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Tariffs are biting into Minnesota’s farm economy

This week, a monthly survey of rural bankers in parts of 10 Plains and Western states, including Minnesota, showed that they are rapidly losing confidence in the region’s farm economy. As KUNC reports,

The Rural Mainstreet survey for May, released Thursday, shows the survey’s overall index dropping from 50 in April to 48.5 this month. Any score above 50 suggests a growing economy, while a score below 50 indicates a shrinking economy.

Creighton University economist Ernie Goss, who oversees the survey, blames trade tensions and tariffs, saying they’re contributing to losses suffered by grain farmers — although livestock producers are faring better. Still, Goss says, bankers believe “the negatives far outweighed the positives.”

The survey’s confidence index, which gauges bankers’ expectations for the economy six months out, plummeted from 50 to 38.2 — its lowest level in almost two years.

I’ve written before about why I think these tariffs are misguided and why they might hurt Minnesota more than many other states.

The Chinese government leaders are not fools. They might not practice democracy, but they do understand it. Their retaliatory tariffs have been concentrated on agricultural exports from the heartland of President Trump’s vote.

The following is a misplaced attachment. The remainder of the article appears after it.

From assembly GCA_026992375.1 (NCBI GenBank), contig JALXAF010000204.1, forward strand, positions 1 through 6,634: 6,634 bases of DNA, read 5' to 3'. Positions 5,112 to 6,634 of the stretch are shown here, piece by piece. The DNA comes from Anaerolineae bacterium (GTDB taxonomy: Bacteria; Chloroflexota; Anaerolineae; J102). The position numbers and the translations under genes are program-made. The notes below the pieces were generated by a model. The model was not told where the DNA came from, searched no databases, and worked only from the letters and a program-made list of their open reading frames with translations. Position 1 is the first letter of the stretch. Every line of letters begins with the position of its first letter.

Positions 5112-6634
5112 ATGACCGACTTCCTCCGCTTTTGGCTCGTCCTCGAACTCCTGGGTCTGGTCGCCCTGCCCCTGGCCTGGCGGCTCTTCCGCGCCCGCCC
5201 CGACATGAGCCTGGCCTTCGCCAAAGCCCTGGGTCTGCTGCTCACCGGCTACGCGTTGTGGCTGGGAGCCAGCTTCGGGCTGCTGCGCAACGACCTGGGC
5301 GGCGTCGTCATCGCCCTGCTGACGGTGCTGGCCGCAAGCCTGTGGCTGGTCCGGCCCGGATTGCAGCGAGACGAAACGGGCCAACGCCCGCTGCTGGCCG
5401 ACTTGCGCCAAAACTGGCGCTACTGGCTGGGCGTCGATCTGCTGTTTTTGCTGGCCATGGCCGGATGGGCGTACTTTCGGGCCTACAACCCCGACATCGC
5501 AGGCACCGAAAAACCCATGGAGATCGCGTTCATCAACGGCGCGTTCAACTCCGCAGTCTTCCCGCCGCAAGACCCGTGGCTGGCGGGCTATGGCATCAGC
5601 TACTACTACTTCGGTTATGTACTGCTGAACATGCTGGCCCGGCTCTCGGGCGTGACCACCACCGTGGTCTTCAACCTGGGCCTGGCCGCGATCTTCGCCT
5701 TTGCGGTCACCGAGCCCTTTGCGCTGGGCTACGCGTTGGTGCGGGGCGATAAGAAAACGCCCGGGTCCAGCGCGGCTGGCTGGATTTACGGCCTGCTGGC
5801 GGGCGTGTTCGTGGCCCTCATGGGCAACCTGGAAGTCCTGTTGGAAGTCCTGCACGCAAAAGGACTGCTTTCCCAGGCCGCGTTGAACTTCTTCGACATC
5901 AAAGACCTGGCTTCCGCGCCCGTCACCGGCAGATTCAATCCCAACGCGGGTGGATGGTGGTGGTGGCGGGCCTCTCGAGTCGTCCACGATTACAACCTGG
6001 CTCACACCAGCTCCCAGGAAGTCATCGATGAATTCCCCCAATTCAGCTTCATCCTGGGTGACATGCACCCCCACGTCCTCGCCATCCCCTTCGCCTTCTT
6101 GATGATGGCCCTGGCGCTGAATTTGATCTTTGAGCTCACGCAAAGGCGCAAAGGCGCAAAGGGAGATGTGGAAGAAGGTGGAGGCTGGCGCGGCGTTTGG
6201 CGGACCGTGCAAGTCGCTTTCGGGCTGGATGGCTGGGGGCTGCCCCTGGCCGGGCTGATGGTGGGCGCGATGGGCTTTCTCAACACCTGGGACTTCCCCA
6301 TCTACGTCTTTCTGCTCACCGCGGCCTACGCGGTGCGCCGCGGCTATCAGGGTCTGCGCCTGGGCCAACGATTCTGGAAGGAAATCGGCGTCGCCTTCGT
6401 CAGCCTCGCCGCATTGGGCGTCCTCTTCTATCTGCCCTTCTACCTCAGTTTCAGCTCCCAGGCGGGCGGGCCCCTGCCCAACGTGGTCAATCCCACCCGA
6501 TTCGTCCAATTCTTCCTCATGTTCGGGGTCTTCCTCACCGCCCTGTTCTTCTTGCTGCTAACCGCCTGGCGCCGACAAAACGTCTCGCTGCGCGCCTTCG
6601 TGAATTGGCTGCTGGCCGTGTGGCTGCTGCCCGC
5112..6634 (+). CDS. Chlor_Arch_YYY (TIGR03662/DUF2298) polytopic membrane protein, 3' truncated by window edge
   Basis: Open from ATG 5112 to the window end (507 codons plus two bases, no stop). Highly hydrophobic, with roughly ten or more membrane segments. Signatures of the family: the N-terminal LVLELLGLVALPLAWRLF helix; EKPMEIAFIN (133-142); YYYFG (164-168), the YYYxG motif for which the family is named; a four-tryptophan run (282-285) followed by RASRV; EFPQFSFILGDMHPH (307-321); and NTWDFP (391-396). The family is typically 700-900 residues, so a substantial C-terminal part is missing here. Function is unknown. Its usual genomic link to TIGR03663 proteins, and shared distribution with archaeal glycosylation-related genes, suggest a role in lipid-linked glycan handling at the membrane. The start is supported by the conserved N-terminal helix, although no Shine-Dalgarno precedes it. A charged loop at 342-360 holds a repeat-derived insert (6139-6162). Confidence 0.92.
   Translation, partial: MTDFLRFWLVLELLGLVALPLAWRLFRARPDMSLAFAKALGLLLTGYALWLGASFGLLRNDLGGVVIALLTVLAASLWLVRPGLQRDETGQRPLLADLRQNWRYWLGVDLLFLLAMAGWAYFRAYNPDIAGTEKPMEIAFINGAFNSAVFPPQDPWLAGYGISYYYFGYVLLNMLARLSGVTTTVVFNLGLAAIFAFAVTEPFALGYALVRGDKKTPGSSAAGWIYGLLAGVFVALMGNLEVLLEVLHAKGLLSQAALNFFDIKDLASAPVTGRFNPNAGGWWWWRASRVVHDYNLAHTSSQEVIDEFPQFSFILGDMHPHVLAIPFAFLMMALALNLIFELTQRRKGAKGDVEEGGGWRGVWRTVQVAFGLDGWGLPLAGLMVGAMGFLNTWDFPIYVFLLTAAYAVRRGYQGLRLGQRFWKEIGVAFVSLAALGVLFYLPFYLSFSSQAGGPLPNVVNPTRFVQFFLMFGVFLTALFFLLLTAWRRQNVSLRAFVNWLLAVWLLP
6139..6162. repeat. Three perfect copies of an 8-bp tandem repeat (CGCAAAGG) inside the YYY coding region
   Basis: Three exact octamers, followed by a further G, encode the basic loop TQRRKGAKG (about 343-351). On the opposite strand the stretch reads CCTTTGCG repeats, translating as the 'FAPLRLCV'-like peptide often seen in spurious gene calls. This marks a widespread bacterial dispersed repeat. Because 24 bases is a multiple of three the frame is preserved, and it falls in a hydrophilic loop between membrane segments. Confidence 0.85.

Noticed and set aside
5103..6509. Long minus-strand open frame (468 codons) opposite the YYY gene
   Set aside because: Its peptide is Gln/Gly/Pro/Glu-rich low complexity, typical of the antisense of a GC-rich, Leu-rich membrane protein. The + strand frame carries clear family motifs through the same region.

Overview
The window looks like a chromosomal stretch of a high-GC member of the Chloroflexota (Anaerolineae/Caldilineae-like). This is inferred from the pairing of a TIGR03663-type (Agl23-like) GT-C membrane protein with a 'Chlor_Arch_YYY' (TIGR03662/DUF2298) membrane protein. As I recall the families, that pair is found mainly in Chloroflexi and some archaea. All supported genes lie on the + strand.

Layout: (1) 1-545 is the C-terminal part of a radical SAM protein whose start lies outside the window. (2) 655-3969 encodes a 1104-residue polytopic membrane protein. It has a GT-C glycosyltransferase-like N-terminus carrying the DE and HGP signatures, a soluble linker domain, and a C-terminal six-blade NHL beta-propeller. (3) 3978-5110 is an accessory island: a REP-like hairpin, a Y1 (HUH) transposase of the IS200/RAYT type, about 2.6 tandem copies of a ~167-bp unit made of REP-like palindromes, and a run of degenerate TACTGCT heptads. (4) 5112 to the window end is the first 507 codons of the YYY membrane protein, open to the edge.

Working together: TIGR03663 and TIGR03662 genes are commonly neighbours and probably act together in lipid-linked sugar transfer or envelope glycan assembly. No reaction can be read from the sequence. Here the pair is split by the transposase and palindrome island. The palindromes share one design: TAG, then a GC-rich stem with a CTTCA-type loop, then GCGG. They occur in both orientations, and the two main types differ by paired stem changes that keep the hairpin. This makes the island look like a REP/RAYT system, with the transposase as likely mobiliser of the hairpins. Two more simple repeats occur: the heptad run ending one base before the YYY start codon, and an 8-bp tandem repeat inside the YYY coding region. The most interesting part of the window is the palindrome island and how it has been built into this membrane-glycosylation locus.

As President Trump hikes tariffs on Chinese imports, the Chinese respond with tariffs of their own on their imports of American agricultural produce. In an effort to alleviate the suffering caused to farmers, the administration is doling out taxpayers cash as aid. American consumers are getting hit with higher prices from tariffs and, now, with the burden of propping up ailing farmers. Bad economics is, all too frequently, good politics. Here, both the economics and the politics are bad.

There are several lessons here. One is about the value of free trade. A second is about unintended consequences. Both are important for economics and public policy, but it is unfair that farmers in places like Minnesota are paying the tuition fee.

John Phelan is an economist at the Center of the American Experiment. 

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